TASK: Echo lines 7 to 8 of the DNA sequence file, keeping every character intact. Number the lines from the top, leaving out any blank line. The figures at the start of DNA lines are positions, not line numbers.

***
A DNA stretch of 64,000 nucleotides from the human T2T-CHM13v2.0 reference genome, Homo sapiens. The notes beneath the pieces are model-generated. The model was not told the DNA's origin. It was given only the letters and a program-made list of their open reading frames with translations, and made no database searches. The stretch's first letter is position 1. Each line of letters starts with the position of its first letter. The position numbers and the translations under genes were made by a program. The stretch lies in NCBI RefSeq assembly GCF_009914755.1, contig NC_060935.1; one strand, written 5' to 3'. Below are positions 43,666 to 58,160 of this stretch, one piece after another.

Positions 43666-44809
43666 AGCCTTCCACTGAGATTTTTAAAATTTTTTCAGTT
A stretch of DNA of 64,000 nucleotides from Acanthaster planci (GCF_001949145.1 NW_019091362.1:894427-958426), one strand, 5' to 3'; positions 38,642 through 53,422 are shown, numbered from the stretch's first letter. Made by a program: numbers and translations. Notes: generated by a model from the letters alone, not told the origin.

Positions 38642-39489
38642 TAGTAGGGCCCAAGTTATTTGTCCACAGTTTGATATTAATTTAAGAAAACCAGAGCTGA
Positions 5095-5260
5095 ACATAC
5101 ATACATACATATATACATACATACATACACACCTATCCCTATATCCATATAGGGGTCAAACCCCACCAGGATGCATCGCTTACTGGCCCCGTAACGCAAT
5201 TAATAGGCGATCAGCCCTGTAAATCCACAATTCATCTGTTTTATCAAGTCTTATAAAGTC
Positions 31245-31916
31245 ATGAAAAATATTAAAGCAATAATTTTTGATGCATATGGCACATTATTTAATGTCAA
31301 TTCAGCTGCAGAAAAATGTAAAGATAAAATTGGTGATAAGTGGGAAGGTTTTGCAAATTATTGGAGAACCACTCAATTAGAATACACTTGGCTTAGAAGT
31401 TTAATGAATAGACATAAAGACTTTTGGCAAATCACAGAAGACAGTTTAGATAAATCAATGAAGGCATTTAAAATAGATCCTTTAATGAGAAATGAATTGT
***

Positions 5095-5260
5095 ACATAC